falling pier and stairs
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On Monday (Nov. 23), the failed section of the bottom stairs at Burien’s Eagle Landing Park was removed by a crew using a barge crane.
Under city staff oversight, a contractor completed work to remove the potential hazards from the damaged lower portion of the stairs at the park, including stairway sections, concrete footings, and pin piles.
The crew rigged and hoisted the entire concrete pier off the slope and onto the deck of the barge.
The remaining stairs are permanently closed by the City, and rented fencing is used to keep the public from walking on them. Also, new signs have been posted claiming the entire area is a landslide hazard.
The City action was directed by a geotechnical report paid for by the City and carried out by Geo Engineers.
Previously, the City has said that storms and high tides were responsible for eroding the face of the slope making the bank and stairs unstable.
But neighbor John White doesn’t agree with the city’s explanation for the failure.
“The City claims storms created sea erosion that caused the bottom pier to fail but local residents insist the failure was caused by run off from an open storm drain that dumps at the top of Eagle Landing Park and becomes a river all the way to the failed pier,” White told The B-Town Blog.
“The removal is consistent with the City’s decision to close the stairs in order to preserve public safety in light of the shifting slope beneath,” City of Burien Communications Officer Katie Trefry told The B-Town Blog. “Removing the stairs by barge prevented unnecessary environmental impacts because the stairs did not have to be dragged up the slope. In fact, there was very little ground disturbance, as the stairs, concrete footings, and pin piles were removed in three units.”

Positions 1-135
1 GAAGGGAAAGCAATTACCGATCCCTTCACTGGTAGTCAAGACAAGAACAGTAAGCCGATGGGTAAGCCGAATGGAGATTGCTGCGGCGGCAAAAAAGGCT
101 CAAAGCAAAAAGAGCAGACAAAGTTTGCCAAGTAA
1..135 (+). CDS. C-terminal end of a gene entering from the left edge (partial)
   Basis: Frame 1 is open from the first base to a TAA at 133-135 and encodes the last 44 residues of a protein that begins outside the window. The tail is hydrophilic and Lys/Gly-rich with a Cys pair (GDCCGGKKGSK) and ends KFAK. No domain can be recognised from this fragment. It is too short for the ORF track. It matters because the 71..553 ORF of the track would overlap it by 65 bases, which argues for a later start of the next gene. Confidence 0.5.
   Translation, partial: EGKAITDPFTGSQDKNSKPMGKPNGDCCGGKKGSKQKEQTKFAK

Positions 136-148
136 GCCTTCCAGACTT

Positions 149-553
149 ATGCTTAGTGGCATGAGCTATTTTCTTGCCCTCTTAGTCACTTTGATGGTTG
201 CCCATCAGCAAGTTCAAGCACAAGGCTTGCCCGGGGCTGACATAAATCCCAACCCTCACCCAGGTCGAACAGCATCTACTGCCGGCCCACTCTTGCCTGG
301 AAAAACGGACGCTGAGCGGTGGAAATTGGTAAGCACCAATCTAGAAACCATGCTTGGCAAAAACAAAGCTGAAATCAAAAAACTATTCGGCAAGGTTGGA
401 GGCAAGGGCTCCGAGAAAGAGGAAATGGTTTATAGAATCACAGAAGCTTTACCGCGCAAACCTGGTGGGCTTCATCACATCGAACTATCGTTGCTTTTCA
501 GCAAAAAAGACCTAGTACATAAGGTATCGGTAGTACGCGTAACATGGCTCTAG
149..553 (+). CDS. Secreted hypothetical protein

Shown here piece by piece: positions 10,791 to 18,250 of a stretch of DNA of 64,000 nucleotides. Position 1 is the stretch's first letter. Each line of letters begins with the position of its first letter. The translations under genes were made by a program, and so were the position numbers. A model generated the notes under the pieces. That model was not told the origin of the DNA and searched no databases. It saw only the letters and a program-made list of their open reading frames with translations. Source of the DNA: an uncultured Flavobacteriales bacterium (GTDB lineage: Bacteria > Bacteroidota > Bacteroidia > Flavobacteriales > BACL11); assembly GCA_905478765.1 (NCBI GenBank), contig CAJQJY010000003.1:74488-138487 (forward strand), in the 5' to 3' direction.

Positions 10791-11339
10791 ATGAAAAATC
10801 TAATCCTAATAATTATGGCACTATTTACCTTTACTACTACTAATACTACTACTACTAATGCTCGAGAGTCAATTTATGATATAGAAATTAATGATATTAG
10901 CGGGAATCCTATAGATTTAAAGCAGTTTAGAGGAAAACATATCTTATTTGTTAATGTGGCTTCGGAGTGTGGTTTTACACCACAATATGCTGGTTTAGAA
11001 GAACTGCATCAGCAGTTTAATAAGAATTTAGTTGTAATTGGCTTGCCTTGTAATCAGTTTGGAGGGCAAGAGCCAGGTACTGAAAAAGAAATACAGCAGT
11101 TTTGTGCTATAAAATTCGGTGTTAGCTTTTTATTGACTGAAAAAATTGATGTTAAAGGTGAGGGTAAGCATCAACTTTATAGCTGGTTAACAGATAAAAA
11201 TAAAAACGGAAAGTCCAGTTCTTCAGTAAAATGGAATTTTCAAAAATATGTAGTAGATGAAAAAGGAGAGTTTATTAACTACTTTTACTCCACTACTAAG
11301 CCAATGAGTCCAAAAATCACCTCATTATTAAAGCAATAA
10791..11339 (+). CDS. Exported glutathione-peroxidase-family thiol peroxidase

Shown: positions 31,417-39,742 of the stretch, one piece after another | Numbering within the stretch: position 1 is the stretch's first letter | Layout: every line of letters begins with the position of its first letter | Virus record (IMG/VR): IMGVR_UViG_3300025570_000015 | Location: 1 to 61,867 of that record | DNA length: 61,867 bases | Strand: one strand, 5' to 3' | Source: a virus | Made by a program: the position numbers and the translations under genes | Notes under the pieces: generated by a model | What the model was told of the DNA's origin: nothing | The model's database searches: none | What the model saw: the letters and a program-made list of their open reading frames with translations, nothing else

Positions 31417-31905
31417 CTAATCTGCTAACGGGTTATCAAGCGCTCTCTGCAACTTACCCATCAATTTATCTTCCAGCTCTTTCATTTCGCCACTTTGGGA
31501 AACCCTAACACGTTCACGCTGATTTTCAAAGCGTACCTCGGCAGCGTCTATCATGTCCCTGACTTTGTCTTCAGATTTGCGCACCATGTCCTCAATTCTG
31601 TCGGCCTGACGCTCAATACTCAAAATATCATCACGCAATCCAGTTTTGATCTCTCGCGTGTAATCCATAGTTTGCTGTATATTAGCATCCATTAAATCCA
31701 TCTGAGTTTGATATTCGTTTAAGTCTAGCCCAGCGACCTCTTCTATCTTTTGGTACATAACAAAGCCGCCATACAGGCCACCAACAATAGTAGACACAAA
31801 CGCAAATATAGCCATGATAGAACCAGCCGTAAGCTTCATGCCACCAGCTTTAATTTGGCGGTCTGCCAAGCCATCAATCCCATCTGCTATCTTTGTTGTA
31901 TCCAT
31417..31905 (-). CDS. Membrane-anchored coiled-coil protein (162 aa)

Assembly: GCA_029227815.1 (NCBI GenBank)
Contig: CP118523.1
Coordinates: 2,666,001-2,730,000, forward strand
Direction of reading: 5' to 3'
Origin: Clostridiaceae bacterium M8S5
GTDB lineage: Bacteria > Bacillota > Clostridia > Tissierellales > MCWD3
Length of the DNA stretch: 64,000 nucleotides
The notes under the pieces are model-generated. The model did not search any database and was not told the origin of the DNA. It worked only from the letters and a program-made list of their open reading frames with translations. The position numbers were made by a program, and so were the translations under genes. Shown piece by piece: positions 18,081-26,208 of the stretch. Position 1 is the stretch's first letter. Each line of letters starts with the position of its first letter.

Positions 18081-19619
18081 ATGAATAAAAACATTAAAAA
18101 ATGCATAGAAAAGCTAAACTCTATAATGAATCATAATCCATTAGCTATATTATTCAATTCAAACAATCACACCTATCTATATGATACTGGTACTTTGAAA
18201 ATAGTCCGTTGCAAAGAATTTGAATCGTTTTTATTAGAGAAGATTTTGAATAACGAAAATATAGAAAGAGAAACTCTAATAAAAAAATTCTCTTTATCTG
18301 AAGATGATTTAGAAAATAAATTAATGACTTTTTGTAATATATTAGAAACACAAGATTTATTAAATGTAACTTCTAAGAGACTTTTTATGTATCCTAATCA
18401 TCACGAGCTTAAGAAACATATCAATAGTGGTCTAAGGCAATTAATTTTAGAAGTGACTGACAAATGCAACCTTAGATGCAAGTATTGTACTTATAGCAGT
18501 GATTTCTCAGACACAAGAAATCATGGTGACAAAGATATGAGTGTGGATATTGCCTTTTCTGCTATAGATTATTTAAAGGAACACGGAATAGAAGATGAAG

The contactor is scheduled to mulch the bare patches left behind first thing Tuesday morning when the tide is out – this will help with erosion control, Trefry said.
“Fortunately, weather and timing were in our favor today and the work was completed safely,” Trefry added. “The upper portions of the stairs remain closed to public access.”
White adds that he has “put more effort than anyone” in challenging the City’s geotechnical findings, which are backed by what he calls a “bogus geotechnical report that does not take into account the storm drain or the failed sea wall.”
White says that he has hired two geotechnical firms to do a more complete study as to what happened at Eagle Landing Park, which neighbors his property at Forest Ledge.
“The City spent over one million dollars buying the park and another four hundred thousand on the stairs,” White said. “This cannot go to waste because of poor planning at the start.”
White adds:

“The City had plenty of geotechnical advice before building those stairs. They installed a French Drain at the top of Park, thinking this would control the storm runoff but the drain overflows and this is the root cause of all the failures.”
“Anyone with a basic understanding of geotechnical dynamics knows a slope will move. However, the speed of movement at Eagle Landing is not natural – it is sped up by the runoff from a storm drain that should not be there. In other words, the slope became a hazard due to the storm drain runoff, not from any natural storm or sea event.”

White said that he knows it will take a lot of money to finance a good geotechnical report but “it is necessary to get the stairs open again.”
“Once the problem is accepted and steps are taken to solve the issues, the stairs will be safe and lasting,” he added.
White says he has offered to help pay for the necessary improvements to prevent stormwater runoff from further damaging the slope and stairs.
“I live here in Burien, right next door to the Park,” he added. “It was a wonderful place to exercise and visit the beach – it’s too bad the City failed to listen to the locals…they have been warning the City for more than a decade. I will not stop my efforts until the stairs are reopened and the storm drain is fixed.”

Photos courtesy City of Burien and John White.

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